Unicoi Outfitters is north Georgia's premier guide service and fly fishing outfitter, located on the Chattahoochee River near alpine Helen. Look for fishing reports, gear and book reviews, and general musings here from our staff and guides.

Friday, October 30, 2020

UO Fishing Report - 10/30/20

This week’s theme is “drying out and cutting out.” Our skies are blue, the winds are down, and we have a nice, dry week ahead of us. That’s good because north GA is cutting its way out from Zeta’s impacts.  I did my “stream conditions” circuit this morning and drove past three sites with downed powerlines in just the short stretch from Unicoi Lake to Smithgall Woods.  Conditions are still tough up here, so beware of access limitations and be patient as hard-working staffs from DOT, power companies, GAWRD, and the U.S. Forest Service restore power and vehicular access across our region.

Our advice: take the weekend off from trout stream fishing. Head toward a lake or, better yet, clean up your yard (or help your neighbor) then prepare for next week’s fishing trips.

We do have a few tips and then a lot of good filler to compensate for our lack of trip reports due to the storm. Here you go with our post-Zeta intel.

Your best fishing opps, in priority order, are reservoirs, small lakes, and headwater streams near paved roads. On reservoir headwaters, go slow and watch out for storm debris, especially sunken logs sulking just beneath the surface, waiting to eat your prop.  Keep your life jackets on!  UO’s flatwater friend, Mack Farr, has some of the most detailed and timely lake fishing intel. We always enjoy his weekly reports on Lanier and Hartwell. Whether you’re tossing flies, lures, or bluebacks, Mack’s lake intel will get you in the game this fall. Details here:


Most small lakes should be accessible and a safe bet. Vogel just got a load of WRD trout last Friday to kick off its winter season for yakkers, canoeists, and bank anglers. County water supply lakes, state parks, and USFS lakes like Russell and Winfield Scott should be accessible. You’ll do more fishing than catching, but it will still beat working.

Headwater streams are high this morning, but clear, and should be wadeable for most anglers.  The challenge is their vehicle accessibility. It’s not a good weekend to expect to drive way back into the National Forest or WMA to hit your favorite blueline. Give the wildlife and forestry techs time to cut your road out for next weekend’s safe travels.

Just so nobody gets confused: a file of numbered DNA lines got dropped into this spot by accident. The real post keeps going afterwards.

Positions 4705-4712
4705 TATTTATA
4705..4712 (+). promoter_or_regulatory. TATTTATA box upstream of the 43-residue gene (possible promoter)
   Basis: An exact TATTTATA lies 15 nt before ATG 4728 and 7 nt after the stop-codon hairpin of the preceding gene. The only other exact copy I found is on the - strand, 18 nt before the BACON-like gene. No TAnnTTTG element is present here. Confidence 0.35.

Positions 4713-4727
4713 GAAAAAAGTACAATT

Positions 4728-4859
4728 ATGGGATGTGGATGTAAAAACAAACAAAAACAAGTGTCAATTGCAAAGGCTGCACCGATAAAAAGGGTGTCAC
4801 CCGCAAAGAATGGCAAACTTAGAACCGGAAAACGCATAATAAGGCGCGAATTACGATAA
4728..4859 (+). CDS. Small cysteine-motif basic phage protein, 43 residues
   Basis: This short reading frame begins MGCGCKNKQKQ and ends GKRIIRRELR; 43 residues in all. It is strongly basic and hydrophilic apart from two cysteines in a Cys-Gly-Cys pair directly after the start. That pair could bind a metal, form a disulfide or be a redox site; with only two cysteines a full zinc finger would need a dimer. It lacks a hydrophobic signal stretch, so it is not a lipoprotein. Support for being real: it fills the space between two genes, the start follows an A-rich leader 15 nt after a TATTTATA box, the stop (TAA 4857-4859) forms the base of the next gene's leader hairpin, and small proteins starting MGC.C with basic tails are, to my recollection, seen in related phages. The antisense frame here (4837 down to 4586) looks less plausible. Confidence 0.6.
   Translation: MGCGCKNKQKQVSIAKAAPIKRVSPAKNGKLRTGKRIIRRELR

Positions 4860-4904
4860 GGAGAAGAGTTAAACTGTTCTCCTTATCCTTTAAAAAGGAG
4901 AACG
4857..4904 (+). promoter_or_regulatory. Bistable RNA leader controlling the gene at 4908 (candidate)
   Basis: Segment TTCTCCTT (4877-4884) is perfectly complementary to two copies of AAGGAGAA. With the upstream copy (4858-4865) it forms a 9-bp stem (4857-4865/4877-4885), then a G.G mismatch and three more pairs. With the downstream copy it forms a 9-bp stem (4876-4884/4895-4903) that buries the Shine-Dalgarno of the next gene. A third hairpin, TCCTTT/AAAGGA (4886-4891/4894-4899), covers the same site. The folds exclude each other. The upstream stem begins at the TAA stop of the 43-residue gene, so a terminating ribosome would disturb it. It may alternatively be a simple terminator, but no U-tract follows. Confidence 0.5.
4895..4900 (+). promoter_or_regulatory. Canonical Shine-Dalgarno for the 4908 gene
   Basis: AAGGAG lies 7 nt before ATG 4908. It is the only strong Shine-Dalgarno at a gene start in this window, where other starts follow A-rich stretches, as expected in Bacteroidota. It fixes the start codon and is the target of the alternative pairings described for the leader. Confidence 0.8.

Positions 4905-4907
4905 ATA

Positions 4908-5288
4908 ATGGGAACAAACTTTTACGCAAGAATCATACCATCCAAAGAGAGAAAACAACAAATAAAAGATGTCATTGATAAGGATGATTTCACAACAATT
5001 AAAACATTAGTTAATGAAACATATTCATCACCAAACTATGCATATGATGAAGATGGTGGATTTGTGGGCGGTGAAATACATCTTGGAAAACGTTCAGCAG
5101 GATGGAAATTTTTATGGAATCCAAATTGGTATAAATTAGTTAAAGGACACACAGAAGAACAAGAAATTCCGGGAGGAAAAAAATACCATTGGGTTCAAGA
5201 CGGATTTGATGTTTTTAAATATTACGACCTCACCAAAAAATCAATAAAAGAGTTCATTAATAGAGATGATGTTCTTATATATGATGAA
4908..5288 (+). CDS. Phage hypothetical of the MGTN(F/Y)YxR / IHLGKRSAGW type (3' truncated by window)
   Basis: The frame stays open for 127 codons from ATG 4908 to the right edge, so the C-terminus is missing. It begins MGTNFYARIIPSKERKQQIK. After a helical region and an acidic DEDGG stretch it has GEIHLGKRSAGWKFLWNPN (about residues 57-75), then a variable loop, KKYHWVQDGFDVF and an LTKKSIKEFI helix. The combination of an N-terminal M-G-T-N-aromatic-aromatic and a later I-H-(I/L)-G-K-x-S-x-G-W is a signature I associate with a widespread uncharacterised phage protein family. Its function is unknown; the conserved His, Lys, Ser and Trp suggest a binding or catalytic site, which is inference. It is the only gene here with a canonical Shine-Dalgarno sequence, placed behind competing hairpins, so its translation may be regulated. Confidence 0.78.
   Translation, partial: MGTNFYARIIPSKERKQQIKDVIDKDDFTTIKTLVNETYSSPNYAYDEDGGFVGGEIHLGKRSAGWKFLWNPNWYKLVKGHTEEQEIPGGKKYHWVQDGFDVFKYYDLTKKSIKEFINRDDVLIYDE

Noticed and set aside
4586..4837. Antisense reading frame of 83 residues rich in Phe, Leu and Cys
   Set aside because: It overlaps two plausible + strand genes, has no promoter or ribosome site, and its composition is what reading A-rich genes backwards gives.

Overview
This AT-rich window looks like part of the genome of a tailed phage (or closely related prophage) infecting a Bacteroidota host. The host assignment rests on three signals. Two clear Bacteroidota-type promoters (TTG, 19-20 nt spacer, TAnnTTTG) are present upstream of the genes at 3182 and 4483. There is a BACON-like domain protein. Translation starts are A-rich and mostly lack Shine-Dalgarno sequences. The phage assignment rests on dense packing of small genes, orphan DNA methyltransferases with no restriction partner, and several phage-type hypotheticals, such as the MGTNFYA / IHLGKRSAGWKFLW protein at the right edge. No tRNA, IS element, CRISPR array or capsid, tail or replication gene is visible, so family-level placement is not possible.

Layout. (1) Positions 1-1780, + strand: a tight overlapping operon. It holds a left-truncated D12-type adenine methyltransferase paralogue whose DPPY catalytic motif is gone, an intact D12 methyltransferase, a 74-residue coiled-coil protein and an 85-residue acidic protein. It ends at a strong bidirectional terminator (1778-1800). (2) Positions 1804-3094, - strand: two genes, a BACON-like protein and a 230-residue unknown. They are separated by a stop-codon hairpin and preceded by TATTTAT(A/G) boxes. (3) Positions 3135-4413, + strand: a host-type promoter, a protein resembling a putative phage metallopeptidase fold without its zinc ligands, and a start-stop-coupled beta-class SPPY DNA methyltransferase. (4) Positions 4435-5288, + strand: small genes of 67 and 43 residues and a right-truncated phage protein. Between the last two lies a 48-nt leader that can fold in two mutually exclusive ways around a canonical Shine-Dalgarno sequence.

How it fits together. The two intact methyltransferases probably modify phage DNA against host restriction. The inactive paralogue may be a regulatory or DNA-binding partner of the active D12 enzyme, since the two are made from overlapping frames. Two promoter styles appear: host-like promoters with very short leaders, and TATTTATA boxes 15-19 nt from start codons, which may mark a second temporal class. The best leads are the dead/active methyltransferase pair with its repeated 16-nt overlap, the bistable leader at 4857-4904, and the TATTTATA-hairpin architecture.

Instead, if you must tempt a trout, aim for small creeks close to paved roads. A few near our Helen shop are places like Smith at Unicoi Park, Spoilcane, Soapstone, Dukes for reservation holders, maybe Boggs, and the Russell Highway tribs.  Do some homework yourself and find others “close to the open road.” Your best tool is the interactive trout map on the GA trout fishing page. Do a little “learning and earning” on your own and your catches will be more satisfying. Dry/ dropper combos, described in our past reports, will do best as these small residents hold onto bottom boulders and try not to wash away. Hit the soft spots behind big boulders and ledges and against the bank. A bead head or flashy pattern might help in the faster flows, too. Our Helen shop staff can help you with hot flies and maybe an X or two scribbled onto your top-secret copy of your GA trout map.


After that, your safe weekend trouting opps are shot. Bigger streams are clearing, but are high and ripping and remain unsafe as they shed Zeta’s rainfall. Just look at these flow spikes for several of our favorites:









Don’t be a hero. Wait them out til they drop to your own safe wading level and then get your wading staffs, belts, and longh rods out. It will be midweek, at least, until they recede.

The GA Delayed Harvest season will kick off with Monday’s bucket brigades.